Europe needs “brave banks” willing to conquer new territory.
By Don Quijones, Spain, UK, & Mexico, editor at WOLF STREET.
The biggest financial problem in Europe these days is that it is “over-banked,” according to Daniele Nouy, Chair of the ECB’s Supervisory Board, and thus in charge of the Single Supervisory Mechanism, which regulates the largest 130 European banks.
In a speech bizarrely titled “Too Much of a Good Thing: The Need for Consolidation in the European Banking Sector,” Nouy blamed fierce competition for squeezing profits for many of Europe’s banks while steadfastly ignoring the much larger role in the profit squeeze played by the ECB’s negative-interest-rate policy. ECB President Mario Draghi agrees.
The profits of the largest 10 European banks rose by only 5% in the first half of 2017, compared to 19% for the US banks, which benefited from higher interest rates, stronger capital markets, better capitalization, and larger market shares, according to a new report by Ernst and Young.
In its latest annual health check of European banks, Bain Capital found that 31 institutions, or 28% of the 111 financial institutions they assessed, are in the “high-risk” quadrant. Location seemed to be a far more important factor than size.
- Banks in Italy, Greece, Portugal and Spain have become “a breed apart in continued distress,” the report said, adding: “Every single bank that has failed in the past decade and for which there are financial statements available…fell into this quadrant before their demise.”
- Scandinavian, Belgian, and Dutch banks figured prominently among the 38% of the banks that attained the strongest position, outperforming on virtually all financial indicators.
By contrast, many German and UK banks fell into the second category, that of “weaker business model.” In fact, virtually all the large German names fit into this category as their proﬁtability and efﬁciency languish at levels comparable with their Greek counterparts. They include Deutsche Bank, which in the midst of its third revamp in so many years, just reported its worst revenues in three and a half years.
Deutsche Bank is far from alone. The dismal reality is that nine long years after the global financial crisis began, many systemic European banks pose as big a risk to the financial system, if not bigger, as they did back then. The only major difference is that now they’re hooked on Draghi’s myriad monetary welfare schemes (LTRO, TLTRO I and II…), which have managed to keep them afloat even as the ECB’s monetary policy puts a massive squeeze on their lending margins by driving interest rates to unfathomably low levels.
But rather than raising interest rates — a scary thought given how major Eurozone economies like Italy and Spain have come to depend on QE to keep servicing their public debt — the ECB plans to reduce competition in the banking sector by weeding out smaller banks. It’s a process that is already well under way, as Nouy explained in her speech:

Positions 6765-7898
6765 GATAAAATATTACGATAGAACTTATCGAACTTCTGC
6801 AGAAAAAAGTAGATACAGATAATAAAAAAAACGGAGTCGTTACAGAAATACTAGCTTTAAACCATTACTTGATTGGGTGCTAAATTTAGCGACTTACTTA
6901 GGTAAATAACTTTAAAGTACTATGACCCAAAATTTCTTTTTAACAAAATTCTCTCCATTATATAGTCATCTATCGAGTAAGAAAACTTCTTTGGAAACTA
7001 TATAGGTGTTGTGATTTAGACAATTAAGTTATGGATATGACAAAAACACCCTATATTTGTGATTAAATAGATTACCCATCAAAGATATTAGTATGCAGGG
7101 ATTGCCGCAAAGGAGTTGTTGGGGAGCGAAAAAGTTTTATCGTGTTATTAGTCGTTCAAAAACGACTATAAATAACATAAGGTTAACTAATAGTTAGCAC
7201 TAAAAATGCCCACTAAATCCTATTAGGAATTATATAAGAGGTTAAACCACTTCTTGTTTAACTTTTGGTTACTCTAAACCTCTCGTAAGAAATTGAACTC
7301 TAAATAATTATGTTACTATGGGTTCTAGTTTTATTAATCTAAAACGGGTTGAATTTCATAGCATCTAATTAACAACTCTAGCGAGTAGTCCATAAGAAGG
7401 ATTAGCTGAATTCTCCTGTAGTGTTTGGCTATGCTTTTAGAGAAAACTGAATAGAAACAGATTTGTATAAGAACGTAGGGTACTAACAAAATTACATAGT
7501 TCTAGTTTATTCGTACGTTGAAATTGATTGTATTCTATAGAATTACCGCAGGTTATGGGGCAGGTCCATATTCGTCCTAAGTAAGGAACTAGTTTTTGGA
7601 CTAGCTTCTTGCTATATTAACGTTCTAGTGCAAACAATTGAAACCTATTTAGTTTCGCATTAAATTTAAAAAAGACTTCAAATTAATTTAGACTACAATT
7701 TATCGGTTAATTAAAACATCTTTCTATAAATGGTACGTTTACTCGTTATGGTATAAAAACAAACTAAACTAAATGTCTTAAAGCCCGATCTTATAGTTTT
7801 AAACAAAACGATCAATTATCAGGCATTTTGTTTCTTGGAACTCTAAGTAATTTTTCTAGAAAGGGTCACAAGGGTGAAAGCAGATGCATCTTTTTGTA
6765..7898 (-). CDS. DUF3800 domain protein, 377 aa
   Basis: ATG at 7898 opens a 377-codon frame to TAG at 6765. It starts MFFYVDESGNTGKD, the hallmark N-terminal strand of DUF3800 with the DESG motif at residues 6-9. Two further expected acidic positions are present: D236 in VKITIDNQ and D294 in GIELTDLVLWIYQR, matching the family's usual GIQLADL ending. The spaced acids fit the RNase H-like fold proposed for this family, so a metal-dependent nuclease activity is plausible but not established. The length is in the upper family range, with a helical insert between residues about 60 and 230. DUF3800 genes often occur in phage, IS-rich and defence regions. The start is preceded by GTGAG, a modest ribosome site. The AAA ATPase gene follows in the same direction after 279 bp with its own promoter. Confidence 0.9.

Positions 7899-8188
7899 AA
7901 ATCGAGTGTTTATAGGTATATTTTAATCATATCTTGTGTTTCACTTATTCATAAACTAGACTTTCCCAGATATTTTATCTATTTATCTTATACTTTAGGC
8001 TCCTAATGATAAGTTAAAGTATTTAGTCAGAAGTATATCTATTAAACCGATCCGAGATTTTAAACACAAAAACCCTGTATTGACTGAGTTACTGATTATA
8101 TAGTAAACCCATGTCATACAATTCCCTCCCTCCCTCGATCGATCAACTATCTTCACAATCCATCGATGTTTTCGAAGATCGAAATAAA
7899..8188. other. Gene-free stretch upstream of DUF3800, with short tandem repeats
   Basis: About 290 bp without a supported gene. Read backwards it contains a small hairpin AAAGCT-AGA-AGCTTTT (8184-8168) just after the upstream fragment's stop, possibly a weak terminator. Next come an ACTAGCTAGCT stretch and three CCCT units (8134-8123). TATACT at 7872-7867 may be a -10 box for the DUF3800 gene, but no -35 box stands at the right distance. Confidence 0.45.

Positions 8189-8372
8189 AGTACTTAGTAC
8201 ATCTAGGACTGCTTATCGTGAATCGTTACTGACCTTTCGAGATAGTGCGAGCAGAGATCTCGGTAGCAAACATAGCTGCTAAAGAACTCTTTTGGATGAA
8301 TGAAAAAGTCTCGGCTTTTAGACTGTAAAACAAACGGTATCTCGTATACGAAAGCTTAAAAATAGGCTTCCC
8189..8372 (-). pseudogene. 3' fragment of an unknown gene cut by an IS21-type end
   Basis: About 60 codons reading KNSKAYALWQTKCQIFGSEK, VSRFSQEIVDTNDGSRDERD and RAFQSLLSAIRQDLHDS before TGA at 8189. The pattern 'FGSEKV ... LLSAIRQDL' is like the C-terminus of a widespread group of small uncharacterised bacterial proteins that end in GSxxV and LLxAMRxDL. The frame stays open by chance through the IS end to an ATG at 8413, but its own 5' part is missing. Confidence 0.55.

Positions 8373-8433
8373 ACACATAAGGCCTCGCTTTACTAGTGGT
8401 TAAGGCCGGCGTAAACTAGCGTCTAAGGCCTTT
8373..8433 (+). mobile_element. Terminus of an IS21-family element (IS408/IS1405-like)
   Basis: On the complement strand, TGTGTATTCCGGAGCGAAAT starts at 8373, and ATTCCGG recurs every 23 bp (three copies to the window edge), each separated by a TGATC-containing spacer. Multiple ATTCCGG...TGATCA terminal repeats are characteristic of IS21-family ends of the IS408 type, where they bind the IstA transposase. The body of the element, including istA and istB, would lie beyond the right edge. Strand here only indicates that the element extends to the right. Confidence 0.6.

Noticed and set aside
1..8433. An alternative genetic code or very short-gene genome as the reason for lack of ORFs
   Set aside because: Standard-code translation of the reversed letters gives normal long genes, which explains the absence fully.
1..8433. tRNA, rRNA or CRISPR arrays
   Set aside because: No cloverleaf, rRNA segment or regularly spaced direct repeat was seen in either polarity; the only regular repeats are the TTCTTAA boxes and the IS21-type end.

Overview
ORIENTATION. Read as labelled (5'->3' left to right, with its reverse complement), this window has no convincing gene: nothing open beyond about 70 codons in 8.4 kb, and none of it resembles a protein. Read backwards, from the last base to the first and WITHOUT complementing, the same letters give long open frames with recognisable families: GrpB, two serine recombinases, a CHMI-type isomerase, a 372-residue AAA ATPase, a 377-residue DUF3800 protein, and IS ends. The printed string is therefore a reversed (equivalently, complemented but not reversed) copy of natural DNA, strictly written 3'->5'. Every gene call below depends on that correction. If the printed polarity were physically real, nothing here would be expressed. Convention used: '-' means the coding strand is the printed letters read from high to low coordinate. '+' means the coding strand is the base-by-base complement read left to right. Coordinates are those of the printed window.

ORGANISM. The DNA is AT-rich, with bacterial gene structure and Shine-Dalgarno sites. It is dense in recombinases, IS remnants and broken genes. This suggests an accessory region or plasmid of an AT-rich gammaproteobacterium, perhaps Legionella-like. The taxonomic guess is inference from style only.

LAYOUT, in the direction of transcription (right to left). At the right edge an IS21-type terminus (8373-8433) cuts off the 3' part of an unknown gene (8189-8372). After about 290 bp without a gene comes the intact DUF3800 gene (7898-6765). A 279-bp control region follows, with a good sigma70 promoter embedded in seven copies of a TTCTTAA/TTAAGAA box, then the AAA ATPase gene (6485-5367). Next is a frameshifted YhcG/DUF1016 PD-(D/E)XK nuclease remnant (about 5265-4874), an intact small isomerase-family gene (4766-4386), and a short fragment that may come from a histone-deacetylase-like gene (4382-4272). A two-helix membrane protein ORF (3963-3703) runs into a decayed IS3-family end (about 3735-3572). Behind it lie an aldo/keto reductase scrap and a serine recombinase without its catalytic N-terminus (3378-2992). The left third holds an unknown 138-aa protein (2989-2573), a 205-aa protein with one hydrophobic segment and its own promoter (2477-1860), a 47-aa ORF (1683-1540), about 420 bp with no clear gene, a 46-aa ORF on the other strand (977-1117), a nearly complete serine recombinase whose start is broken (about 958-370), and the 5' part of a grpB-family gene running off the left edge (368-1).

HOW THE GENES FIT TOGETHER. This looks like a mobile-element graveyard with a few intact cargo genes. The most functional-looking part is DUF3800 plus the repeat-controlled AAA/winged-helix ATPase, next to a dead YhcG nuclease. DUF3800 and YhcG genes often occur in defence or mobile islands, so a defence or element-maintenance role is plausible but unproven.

Since 2008, the number of banks in the euro area has declined by about 20%, to around 5,000. And the number of bank employees has fallen by about 300,000, to 1.9 million. Total assets of the euro area banking sector peaked in 2012 at about 340% of GDP. Since then, they have fallen back to about 280% of GDP.
But this is not about shrinking the size of the banking sector; it’s about shrinking the number of players within it and in the process creating trans-European banking giants. To achieve that goal, all Europe needs are “brave banks” that are willing to conquer new territory:
Cross-border mergers would do more than just help the banking sector to shrink. They would also deepen integration. And this would take us closer to our goal of a truly European banking sector.
Cranking up the consolidation and concentration of Europe’s banking industry was one of the crowning goals of Europe’s banking union, as we warned over three years ago. But so far it’s been a dismal failure, for three main reasons.
First, the ECB only has control over Europe’s 130 biggest banks. The other 6,000 or so smaller institutions — the local and regional savings banks and cooperative lenders that by and large continue to offer some semblance of financial service to local communities and small businesses — are currently still under the supervision of national regulators. And many countries, in particular Germany, are determined that it should stay that way.
Second, this is not 2006 — most banks don’t have excess money to splash out on cross-border acquisitions.
And third, even if they could, very few banks want to buy or merge with other banks, since they have no idea just how serious their rival institutions’ problems are. As the Bankia example amply showed, merging one insolvent institution with another (or others) tends to compound their problems.
Nevertheless, Nouy’s Supervisory Board is determined to breath life into a new generation of trans-European banks. And if regular cross-border acquisitions don’t pan out, there are always bank failures as a mechanism for consolidation. As the ultimate decider of which struggling banks get to live or die and which lucky competitor gets to pick up the pieces afterwards, without taking on the otherwise unknown risks, the Supervisory Board is certainly in an ideal position to drive this type of consolidation forward. By Don Quijones.
It just doesn’t let up with these banks. Read… The Next Spanish Bank Teeters, at Worst Possible Time
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